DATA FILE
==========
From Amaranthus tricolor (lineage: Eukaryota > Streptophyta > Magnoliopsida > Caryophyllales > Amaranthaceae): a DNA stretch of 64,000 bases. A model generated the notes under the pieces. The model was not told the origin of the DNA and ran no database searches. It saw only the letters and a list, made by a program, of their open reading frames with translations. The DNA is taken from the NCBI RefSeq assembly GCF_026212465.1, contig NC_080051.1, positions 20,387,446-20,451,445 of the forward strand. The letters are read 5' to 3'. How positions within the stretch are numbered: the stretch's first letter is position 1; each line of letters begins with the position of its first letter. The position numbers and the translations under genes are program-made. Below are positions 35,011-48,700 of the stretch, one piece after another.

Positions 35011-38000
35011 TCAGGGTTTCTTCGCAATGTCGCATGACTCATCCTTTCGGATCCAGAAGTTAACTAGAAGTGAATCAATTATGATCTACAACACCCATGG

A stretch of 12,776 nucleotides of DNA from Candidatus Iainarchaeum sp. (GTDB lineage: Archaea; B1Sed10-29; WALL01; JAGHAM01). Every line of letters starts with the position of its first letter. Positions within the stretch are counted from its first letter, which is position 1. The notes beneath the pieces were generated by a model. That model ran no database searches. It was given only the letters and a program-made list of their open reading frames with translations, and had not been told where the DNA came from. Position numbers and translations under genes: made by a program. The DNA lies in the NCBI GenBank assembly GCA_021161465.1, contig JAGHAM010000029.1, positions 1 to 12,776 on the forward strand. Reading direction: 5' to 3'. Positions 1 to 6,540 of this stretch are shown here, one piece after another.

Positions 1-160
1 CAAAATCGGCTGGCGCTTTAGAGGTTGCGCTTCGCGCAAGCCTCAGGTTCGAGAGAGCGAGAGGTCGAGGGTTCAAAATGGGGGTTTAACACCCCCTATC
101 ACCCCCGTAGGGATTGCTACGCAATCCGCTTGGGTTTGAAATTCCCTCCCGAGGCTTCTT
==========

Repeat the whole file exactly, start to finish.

From Amaranthus tricolor (lineage: Eukaryota > Streptophyta > Magnoliopsida > Caryophyllales > Amaranthaceae): a DNA stretch of 64,000 bases. A model generated the notes under the pieces. The model was not told the origin of the DNA and ran no database searches. It saw only the letters and a list, made by a program, of their open reading frames with translations. The DNA is taken from the NCBI RefSeq assembly GCF_026212465.1, contig NC_080051.1, positions 20,387,446-20,451,445 of the forward strand. The letters are read 5' to 3'. How positions within the stretch are numbered: the stretch's first letter is position 1; each line of letters begins with the position of its first letter. The position numbers and the translations under genes are program-made. Below are positions 35,011-48,700 of the stretch, one piece after another.

Positions 35011-38000
35011 TCAGGGTTTCTTCGCAATGTCGCATGACTCATCCTTTCGGATCCAGAAGTTAACTAGAAGTGAATCAATTATGATCTACAACACCCATGG

A stretch of 12,776 nucleotides of DNA from Candidatus Iainarchaeum sp. (GTDB lineage: Archaea; B1Sed10-29; WALL01; JAGHAM01). Every line of letters starts with the position of its first letter. Positions within the stretch are counted from its first letter, which is position 1. The notes beneath the pieces were generated by a model. That model ran no database searches. It was given only the letters and a program-made list of their open reading frames with translations, and had not been told where the DNA came from. Position numbers and translations under genes: made by a program. The DNA lies in the NCBI GenBank assembly GCA_021161465.1, contig JAGHAM010000029.1, positions 1 to 12,776 on the forward strand. Reading direction: 5' to 3'. Positions 1 to 6,540 of this stretch are shown here, one piece after another.

Positions 1-160
1 CAAAATCGGCTGGCGCTTTAGAGGTTGCGCTTCGCGCAAGCCTCAGGTTCGAGAGAGCGAGAGGTCGAGGGTTCAAAATGGGGGTTTAACACCCCCTATC
101 ACCCCCGTAGGGATTGCTACGCAATCCGCTTGGGTTTGAAATTCCCTCCCGAGGCTTCTT